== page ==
Global health experts have warned against giving iron supplements in areas where malaria is rampant, but a study Tuesday found no rise in cases of the mosquito-borne disease among children who took iron.
However, hospital visits for severe diarrhea episodes were significantly higher among children in Ghana given extra iron, raising questions about its safety, experts said.
Malaria is a leading cause of death among children in sub-Saharan Africa, while iron deficiency is one of the area’s most common nutritional deficiencies.
Nearly 2,000 children, aged six months to almost three years old, were part of the randomized study led by Stanley Zlotkin of the Hospital for Sick Children in Toronto, Canada and published in the Journal of the American Medical Association.
Children who were given a micronutrient powder (MNP) containing iron for five months showed no higher incidence of malaria than those who did not get the supplements. All were given insecticide-treated bed nets.
The findings contrast with previous research that has suggested iron-deficiency anemia may protect against malaria, and that iron supplements may make malaria more deadly.
“Children in the iron group experienced fewer malaria episodes, but more in this group were admitted to the hospital during the intervention period,” said the study.
In 2006, the World Health Organization (WHO) and the United Nations Children’s Fund(UNICEF) urged that in malaria-endemic areas, iron supplements be given only to children with anemia and at risk of iron deficiency.
“The findings from the current study not only address a gap in the literature, but also have potentially important policy implications for countries like Ghana that have not implemented iron supplementation or fortification as part of anemia control programs in part due to the joint recommendation from the WHO and UNICEF.”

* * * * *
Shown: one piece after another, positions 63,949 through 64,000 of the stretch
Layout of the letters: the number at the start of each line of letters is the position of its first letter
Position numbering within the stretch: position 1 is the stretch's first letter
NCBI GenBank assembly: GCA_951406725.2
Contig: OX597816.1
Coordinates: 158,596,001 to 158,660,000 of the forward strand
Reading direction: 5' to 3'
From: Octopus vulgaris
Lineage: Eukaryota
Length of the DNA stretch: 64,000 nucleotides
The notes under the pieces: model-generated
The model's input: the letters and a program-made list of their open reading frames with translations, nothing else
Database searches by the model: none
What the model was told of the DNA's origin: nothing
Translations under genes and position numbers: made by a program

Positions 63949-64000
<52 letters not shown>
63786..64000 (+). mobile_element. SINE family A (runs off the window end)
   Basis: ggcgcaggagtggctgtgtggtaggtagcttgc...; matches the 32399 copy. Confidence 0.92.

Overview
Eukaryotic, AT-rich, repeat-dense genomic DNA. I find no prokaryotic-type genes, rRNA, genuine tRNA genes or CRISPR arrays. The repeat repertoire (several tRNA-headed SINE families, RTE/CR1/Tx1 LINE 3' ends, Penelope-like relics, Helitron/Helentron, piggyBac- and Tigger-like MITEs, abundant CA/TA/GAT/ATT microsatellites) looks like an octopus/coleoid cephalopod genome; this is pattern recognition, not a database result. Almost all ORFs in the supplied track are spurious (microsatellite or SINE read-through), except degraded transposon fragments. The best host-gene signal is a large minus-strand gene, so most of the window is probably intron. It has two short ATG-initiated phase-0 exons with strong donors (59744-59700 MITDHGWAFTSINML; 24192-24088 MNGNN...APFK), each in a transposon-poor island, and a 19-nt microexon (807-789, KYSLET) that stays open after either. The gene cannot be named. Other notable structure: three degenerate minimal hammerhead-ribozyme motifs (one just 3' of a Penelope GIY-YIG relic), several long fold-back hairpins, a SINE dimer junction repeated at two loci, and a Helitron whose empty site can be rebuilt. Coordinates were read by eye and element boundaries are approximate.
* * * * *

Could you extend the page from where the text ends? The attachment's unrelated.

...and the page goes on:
The WHO has recently updated its guidelines to urge that in malaria-prone areas, iron be given along with measures to prevent and treat malaria.
The Ghana study also raised questions about the safety of iron supplements, however, with its finding that hospital admissions were significantly higher in the iron group (156) than in the non-fortified group (128).
An accompanying editorial in JAMA by Andrew Prentice of the London School of Hygiene and colleagues suggested that the iron powder used in the study may not have been as effective as that used in previous studies, and called for more research on safety.
“The conclusion that iron did not increase the risk of malaria may offer limited reassurance and may be related to a lack of desired efficacy of the iron-containing MNP in respect to anemia resolution,” they wrote.
The rise in hospitalizations “adds further to the concerns about the safety of iron administration in highly malaria-endemic environments,” and leaves global health policy makers with an “unresolved dilemma.”